The Master of Arts in Counseling Psychology program trains students to work with individuals, couples, and families in a variety of settings. Our programs create unique learning environments designed to support students in an integrated, holistic model for personal growth, human potential, and service to others.
The program curriculum emphasizes development of the self as the therapist; multicultural diversity and inclusion; social justice; and in-depth understanding of a wide range of individual and systemic counseling theories. Students gain understanding of postmodern, contemporary, evidence-based models, and are exposed to various holistic approaches to counseling psychology, including depth and transpersonal psychology, somatic psychology, and general holistic studies.
Through the combination of didactic and experiential classroom learning modalities and supervised intensive practicum, students practice clinical skill building throughout the program.
This program has an expanded focus on clinical skills, assessment, and diagnosis within multicultural settings. You’ll learn from expert practitioner-faculty and prepare for the California Board of Behavioral Sciences exam, which is necessary for licensure in the state.
By focusing on the development of clinical skills through extensive practical experience, students can transform their passion for helping others into a degree in a rewarding field of study.
Choose from two options — the standard marriage and family therapist track or the combined MFT/PCC track:
If you’re committed to helping individuals, couples, families, adolescents, and children in psychotherapy, this specialization emphasizes marriage and family therapy and meets the academic requirements necessary to sit for the Marriage and Family Therapist (MFT) License mandated by the Board of Behavioral Sciences in the state of California. It also will prepare you for doctoral studies in practitioner-oriented programs such as counseling or clinical psychology.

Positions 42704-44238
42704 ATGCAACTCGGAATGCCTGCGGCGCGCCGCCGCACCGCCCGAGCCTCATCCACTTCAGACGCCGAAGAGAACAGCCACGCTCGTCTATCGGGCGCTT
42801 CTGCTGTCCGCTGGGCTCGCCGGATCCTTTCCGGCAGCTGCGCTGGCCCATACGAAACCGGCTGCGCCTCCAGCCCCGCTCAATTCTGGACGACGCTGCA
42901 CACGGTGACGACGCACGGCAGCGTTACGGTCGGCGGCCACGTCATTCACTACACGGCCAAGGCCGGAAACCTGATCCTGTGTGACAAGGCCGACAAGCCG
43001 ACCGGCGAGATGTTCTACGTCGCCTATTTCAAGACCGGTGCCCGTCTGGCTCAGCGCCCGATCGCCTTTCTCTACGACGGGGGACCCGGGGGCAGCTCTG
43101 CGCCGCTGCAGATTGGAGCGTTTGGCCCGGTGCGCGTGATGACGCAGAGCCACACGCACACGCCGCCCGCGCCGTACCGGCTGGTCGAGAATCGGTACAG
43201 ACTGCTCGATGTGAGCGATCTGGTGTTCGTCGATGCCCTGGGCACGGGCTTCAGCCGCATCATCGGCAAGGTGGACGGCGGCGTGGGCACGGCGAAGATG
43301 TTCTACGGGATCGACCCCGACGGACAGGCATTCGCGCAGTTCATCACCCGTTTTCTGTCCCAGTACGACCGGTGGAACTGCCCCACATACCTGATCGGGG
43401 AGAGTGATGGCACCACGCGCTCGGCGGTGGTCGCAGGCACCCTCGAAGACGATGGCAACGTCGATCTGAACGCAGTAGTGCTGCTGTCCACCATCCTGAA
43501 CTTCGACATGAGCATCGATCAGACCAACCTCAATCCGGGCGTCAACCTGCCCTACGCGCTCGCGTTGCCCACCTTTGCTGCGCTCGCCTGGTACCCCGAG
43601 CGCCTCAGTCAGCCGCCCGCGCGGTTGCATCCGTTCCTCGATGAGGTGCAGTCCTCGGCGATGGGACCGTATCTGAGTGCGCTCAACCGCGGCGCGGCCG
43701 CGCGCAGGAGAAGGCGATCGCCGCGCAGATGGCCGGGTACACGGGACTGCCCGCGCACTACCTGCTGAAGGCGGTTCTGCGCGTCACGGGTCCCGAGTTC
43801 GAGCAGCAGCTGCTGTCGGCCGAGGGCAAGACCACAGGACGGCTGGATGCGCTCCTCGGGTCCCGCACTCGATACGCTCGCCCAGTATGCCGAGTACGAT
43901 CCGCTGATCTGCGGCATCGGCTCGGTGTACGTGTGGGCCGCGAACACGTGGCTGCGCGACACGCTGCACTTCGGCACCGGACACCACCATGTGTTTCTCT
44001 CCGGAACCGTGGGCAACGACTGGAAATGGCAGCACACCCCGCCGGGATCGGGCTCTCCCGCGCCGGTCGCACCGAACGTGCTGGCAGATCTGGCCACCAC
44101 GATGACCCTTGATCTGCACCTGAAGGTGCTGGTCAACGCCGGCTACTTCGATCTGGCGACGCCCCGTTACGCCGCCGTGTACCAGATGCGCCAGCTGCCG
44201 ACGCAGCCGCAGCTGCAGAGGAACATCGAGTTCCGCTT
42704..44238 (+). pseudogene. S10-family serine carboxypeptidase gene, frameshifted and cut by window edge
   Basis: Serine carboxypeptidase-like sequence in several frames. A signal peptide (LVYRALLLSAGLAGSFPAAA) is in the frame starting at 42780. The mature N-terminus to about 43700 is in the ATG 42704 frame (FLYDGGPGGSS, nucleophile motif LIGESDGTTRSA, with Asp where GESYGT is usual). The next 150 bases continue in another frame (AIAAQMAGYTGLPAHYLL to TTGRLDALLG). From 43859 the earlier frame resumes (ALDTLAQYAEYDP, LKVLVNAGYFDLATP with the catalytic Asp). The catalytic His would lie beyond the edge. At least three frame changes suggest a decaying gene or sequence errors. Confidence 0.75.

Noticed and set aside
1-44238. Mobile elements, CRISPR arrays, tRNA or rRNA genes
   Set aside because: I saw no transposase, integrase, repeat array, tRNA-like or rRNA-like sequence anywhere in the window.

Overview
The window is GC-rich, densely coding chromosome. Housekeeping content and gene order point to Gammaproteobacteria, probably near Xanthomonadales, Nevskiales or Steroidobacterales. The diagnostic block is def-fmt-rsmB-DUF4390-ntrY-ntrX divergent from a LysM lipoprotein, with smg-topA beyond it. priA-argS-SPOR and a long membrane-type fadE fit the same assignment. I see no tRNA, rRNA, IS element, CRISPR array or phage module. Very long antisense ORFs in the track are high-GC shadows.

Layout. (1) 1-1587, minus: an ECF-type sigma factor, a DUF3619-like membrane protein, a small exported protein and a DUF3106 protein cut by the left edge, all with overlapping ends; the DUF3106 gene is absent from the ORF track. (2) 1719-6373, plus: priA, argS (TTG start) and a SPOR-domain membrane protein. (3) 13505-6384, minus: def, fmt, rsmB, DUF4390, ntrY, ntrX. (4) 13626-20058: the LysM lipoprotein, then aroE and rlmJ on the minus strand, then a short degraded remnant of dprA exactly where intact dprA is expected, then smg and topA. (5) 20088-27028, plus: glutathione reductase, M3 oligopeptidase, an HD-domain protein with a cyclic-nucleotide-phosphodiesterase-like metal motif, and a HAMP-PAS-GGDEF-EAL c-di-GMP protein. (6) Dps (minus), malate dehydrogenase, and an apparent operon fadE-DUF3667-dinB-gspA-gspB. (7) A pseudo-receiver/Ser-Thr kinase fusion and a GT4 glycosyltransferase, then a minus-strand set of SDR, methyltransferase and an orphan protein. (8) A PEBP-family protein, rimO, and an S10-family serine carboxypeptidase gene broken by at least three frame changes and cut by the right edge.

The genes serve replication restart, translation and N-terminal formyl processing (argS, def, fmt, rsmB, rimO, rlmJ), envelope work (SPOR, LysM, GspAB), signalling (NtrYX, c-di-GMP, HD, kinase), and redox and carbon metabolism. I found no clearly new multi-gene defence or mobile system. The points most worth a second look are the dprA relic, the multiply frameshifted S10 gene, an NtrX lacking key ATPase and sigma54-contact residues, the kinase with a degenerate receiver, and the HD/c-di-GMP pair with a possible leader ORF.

If you are interested in also being licensed as a Professional Clinical Counselor (LPCC) in California, this option meets the academic requirements for both the LMFT and LPCC. The combined option adds three courses specific to the scope of practice for LPCCs, including career counseling, research, and assessment techniques. This option includes additional hours of practicum training experience to meet state requirements for PCC trainees.
This degree is designed for California only. Either option may not meet requirements in other states. Students should consult the licensing boards of the appropriate states for information about licensure outside of California.
This program normally combines campus-based and online courses. National University transitioned courses online to proactively respond to novel coronavirus (COVID-19) and protect the health and well-being of our campus community. To ensure the continuity of education for our students and as a practical matter, please be prepared to conduct coursework online until July 2021, and until further notice. The University continues to monitor national, state and local health authorities, programmatic accreditors, and licensure agencies.
Program Learning Outcomes
- Assess and diagnose client problems systematically and contextually
- Establish, maintain, evaluate, and utilize the therapeutic relationship to serve the mental health needs of diverse clients
- Recognize their own potential biases and deliver culturally sensitive treatment
- Utilize concepts, structures, theories, models, and technologies appropriate to the practice of professional clinical counseling
- Identify, explain, and apply state, federal, and local laws that govern the provision of psychotherapy and counseling and employ ethical decision-making processes
- Be aware of, evaluate, and respond to measurable outcomes of work with clients using research tools and methods in the field and employing evidence-based practices in psychotherapy and counseling interventions, assessments, and program evaluations